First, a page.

GCN LAB REVIEW
A water-cooled system, for when air isn't enough
CoolIT's Domino ALC provides consistent, effective temperature control
- By John Breeden II
- Jul 13, 2009
Pros: Good monitoring of processor temperature, supports overclocking
Cons: LCD display requires windowed computer case to view; hard to fit into smaller system enclosures
Ease of use: B
Almost all computers are cooled by air these days. But the most efficient way to bring the temperature down is by using liquid, if you do it right.
The problem with using water to cool electrical equipment is fairly obvious. If you do it incorrectly, you can short out the device, sometimes in very dramatic — and dangerous — ways.
That, along with the complexity and price of such a system, has kept most feds out of the liquid-cooling pool. In the not-so-distant past, you practically needed an engineering degree to get a system properly configured with liquid cooling.
The Domino ALC from CoolIT Systems is an attempt to bring liquid cooling into the mainstream. It’s still a kit that requires some intermediate knowledge of how to remove and install physical components in a desktop PC. But it is extremely easy to use compared to most do-it-yourself projects. The hardest part could be uninstalling your existing air-cooled system to make room for the Domino ALC.
Of course, the first thing to consider is whether you want to give up your air-cooled system for a water-based one. If you are completely happy with the way your air-cooled computer is performing, you probably should leave it alone. In GCN Lab testing, computers that have been running for eight hours are slightly less efficient than when they were initially activated but not by a noticeable amount.
If you have an opportunity to get a water-cooled system out of the box, you might want to take it because it should be a lot more consistent at removing heat. But if your air-cooled system functions well, there is little need to upgrade.
But what about a PC that is reaching the end of its lifespan? If it is a little too slow to run the latest programs, you might face a large expense to replace it — something most people try to avoid. However, you could keep the system running new software for another year or two by using a technique called overclocking and adding a water-cooled system to prevent the PC from boiling over.
Overclocking is not an exact science and therefore requires some trial and error, but basic overclocking is not difficult. Any modern processor can be tweaked to go faster than its original design, a process called overclocking. For this review, we took a 1.5G Pentium 4 computer and overclocked it to 2G, a modest but measurable speed enhancement. But when we did this, the heat generated by the chip was off the charts. Had we continued using the existing air-cooled system, the processor would have quickly been damaged.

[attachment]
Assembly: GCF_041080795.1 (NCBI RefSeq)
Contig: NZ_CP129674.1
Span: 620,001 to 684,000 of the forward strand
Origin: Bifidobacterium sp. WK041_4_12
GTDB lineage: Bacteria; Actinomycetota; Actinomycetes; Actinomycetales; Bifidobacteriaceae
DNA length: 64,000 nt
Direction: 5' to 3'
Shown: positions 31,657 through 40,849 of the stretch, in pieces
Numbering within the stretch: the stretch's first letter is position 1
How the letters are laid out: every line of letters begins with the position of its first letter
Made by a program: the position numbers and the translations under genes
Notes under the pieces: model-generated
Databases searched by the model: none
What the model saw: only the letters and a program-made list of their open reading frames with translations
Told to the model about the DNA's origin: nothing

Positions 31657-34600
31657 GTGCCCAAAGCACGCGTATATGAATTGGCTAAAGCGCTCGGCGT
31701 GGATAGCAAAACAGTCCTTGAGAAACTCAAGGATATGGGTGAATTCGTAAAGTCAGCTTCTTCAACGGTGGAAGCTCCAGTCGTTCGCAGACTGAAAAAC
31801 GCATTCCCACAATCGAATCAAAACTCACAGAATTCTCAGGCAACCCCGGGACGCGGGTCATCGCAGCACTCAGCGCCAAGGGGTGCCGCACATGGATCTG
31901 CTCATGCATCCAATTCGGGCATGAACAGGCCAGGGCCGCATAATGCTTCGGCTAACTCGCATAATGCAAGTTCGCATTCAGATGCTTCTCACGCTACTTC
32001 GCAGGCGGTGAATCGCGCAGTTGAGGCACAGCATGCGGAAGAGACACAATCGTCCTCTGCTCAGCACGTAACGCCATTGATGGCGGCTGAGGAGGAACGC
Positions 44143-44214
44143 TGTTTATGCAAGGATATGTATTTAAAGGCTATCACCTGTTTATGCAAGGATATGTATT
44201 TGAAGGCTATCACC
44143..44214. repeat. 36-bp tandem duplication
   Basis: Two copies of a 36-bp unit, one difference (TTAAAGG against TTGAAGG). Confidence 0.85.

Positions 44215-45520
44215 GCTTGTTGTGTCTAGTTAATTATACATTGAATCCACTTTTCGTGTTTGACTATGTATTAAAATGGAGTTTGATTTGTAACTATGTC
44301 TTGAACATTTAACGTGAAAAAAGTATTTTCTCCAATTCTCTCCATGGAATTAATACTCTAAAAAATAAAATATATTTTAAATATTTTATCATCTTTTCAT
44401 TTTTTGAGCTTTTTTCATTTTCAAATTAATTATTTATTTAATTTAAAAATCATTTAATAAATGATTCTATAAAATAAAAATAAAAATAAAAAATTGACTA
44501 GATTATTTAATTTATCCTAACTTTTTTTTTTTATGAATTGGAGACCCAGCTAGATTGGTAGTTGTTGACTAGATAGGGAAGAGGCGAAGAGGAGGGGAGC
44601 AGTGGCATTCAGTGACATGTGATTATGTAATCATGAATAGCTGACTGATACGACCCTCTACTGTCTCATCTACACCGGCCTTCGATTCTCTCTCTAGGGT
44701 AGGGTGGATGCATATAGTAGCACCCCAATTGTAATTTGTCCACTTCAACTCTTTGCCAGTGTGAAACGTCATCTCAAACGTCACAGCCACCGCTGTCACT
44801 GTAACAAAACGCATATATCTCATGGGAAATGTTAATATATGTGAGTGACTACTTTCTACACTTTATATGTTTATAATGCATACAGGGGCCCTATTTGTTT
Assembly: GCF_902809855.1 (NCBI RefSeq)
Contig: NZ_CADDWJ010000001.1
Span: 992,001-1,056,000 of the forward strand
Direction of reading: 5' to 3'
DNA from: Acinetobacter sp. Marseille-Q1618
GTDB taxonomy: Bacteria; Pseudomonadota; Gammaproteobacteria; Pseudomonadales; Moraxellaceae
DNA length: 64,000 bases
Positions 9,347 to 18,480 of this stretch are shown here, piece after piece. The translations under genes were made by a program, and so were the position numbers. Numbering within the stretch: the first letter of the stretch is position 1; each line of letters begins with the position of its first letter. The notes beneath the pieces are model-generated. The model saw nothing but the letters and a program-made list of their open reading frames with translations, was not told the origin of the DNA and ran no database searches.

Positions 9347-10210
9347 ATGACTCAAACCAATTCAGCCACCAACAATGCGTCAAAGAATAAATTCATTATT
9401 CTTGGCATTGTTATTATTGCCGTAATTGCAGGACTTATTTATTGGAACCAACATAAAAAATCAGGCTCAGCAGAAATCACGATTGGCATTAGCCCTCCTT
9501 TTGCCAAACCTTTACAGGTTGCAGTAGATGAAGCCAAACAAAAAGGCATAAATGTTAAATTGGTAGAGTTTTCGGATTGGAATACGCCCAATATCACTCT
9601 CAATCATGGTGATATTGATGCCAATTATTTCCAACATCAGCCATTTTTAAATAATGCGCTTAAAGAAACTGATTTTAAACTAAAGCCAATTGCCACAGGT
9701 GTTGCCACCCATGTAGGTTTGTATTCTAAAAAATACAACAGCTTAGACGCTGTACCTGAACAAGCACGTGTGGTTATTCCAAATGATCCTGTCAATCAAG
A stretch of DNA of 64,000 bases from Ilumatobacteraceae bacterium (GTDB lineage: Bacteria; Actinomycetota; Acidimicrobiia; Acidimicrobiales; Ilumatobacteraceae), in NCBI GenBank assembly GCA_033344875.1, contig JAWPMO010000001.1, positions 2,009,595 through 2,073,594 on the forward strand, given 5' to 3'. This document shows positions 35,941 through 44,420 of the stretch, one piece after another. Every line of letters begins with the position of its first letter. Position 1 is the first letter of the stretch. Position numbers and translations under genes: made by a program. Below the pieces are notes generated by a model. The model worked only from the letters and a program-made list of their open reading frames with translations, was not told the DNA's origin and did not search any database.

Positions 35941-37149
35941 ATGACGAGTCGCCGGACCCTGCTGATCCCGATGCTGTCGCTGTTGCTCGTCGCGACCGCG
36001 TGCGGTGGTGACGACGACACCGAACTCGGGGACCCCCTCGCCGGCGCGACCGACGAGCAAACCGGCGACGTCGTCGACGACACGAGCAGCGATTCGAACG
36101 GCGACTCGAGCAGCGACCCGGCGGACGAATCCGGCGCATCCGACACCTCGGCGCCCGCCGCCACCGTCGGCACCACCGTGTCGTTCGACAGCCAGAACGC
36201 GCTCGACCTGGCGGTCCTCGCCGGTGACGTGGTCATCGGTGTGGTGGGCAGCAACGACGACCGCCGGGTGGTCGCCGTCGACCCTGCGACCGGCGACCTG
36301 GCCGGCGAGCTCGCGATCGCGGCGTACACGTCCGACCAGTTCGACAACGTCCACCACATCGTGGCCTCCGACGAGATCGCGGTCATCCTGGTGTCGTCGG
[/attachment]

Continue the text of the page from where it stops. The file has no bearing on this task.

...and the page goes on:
However, once the Domino ALC was in place, the chip’s temperature could be maintained at normal levels indefinitely. For $80, we increased the performance of the system by 33 percent. That’s better than buying a new one.
Installing the Domino ALC was not difficult. You will likely run into most of your trouble getting the old cooling system out, especially if the fans have been thermal glued to your old processor. But once they are removed, you simply screw the metal panel of the ALC directly over the processor, using the existing holes in a standard motherboard. The ALC kit comes with a couple of modified housings to accommodate different motherboard designs. We ran into a few that didn’t fit any of the included couplings, but structures for the standard Intel Pentium and Advanced Micro Devices motherboards are included.
A blue status LCD on the side of the ALC tells you the temperature of the coolant, the speed of the exhaust fan — which replaces your current fan — and the pump speed. The device apparently is designed for installation in a computer case with a large glass window because a solid case blocks your line of sight. The system works fine if you can’t see the display, but it would be better to know what’s going on. You could also leave the case open, although we don't recommend that.
We ran into a problem when we tried to install Domino into a small computer case. If you have a minitower, the cooling pipes can get crimped, partially blocking the coolant from reaching the processor and overtaxing the pump. So make sure you have plenty of room.
Once installed, the Domino ALC was able to hold the processor’s temperature at 23 degrees Celsius, or 73.4 degrees Fahrenheit, from bootup to shutdown over a period of eight hours with only a two-degree fluctuation. Temperature sensors placed on the processor confirmed it, though they were slightly warmer than the Domino ALC reported because the device’s temperature sensor is near the top of the water cycle where the coolant is coolest.
When the coolant is circulating, heat from the water is removed at the back part of the cycle and vented out of the system using a fan, much like an air-cooled version but with more precision.
If nothing else, the Domino ALC proves that water-cooled systems can be fairly easy to install and are more consistent in heat management than most air-cooled systems. Whether you want to attempt the installation depends on whether you need more reliable cooling for your computer or would like to extend the life of an older PC by overclocking the processor, which requires a robust cooling system.
CoolIT Systems, 866-621-2665, www.coolitsystems.com
John Breeden II is a freelance technology writer for GCN.